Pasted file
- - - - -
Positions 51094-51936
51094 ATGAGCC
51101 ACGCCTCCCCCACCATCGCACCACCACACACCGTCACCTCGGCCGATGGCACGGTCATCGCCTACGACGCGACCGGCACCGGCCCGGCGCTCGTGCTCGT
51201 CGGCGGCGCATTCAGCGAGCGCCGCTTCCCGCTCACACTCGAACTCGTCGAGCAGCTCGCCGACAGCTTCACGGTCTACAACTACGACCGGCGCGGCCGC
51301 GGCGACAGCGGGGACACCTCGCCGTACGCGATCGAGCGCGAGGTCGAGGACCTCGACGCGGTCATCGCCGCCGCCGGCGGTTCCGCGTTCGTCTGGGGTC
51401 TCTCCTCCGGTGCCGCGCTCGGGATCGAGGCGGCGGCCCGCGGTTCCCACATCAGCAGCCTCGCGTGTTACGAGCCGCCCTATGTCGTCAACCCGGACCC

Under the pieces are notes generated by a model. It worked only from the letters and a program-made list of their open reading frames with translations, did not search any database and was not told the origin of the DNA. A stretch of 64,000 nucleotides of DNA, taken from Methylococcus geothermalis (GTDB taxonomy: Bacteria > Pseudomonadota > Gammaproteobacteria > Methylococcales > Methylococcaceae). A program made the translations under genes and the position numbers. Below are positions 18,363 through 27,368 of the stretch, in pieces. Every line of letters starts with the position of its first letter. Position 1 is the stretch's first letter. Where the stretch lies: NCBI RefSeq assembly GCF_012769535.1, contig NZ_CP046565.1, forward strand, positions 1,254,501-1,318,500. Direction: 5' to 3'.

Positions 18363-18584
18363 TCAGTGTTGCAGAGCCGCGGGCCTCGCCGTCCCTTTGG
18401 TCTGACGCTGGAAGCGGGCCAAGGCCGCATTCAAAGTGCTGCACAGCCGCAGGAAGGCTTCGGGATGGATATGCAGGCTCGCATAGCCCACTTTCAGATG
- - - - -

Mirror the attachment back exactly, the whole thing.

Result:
Positions 51094-51936
51094 ATGAGCC
51101 ACGCCTCCCCCACCATCGCACCACCACACACCGTCACCTCGGCCGATGGCACGGTCATCGCCTACGACGCGACCGGCACCGGCCCGGCGCTCGTGCTCGT
51201 CGGCGGCGCATTCAGCGAGCGCCGCTTCCCGCTCACACTCGAACTCGTCGAGCAGCTCGCCGACAGCTTCACGGTCTACAACTACGACCGGCGCGGCCGC
51301 GGCGACAGCGGGGACACCTCGCCGTACGCGATCGAGCGCGAGGTCGAGGACCTCGACGCGGTCATCGCCGCCGCCGGCGGTTCCGCGTTCGTCTGGGGTC
51401 TCTCCTCCGGTGCCGCGCTCGGGATCGAGGCGGCGGCCCGCGGTTCCCACATCAGCAGCCTCGCGTGTTACGAGCCGCCCTATGTCGTCAACCCGGACCC

Under the pieces are notes generated by a model. It worked only from the letters and a program-made list of their open reading frames with translations, did not search any database and was not told the origin of the DNA. A stretch of 64,000 nucleotides of DNA, taken from Methylococcus geothermalis (GTDB taxonomy: Bacteria > Pseudomonadota > Gammaproteobacteria > Methylococcales > Methylococcaceae). A program made the translations under genes and the position numbers. Below are positions 18,363 through 27,368 of the stretch, in pieces. Every line of letters starts with the position of its first letter. Position 1 is the stretch's first letter. Where the stretch lies: NCBI RefSeq assembly GCF_012769535.1, contig NZ_CP046565.1, forward strand, positions 1,254,501-1,318,500. Direction: 5' to 3'.

Positions 18363-18584
18363 TCAGTGTTGCAGAGCCGCGGGCCTCGCCGTCCCTTTGG
18401 TCTGACGCTGGAAGCGGGCCAAGGCCGCATTCAAAGTGCTGCACAGCCGCAGGAAGGCTTCGGGATGGATATGCAGGCTCGCATAGCCCACTTTCAGATG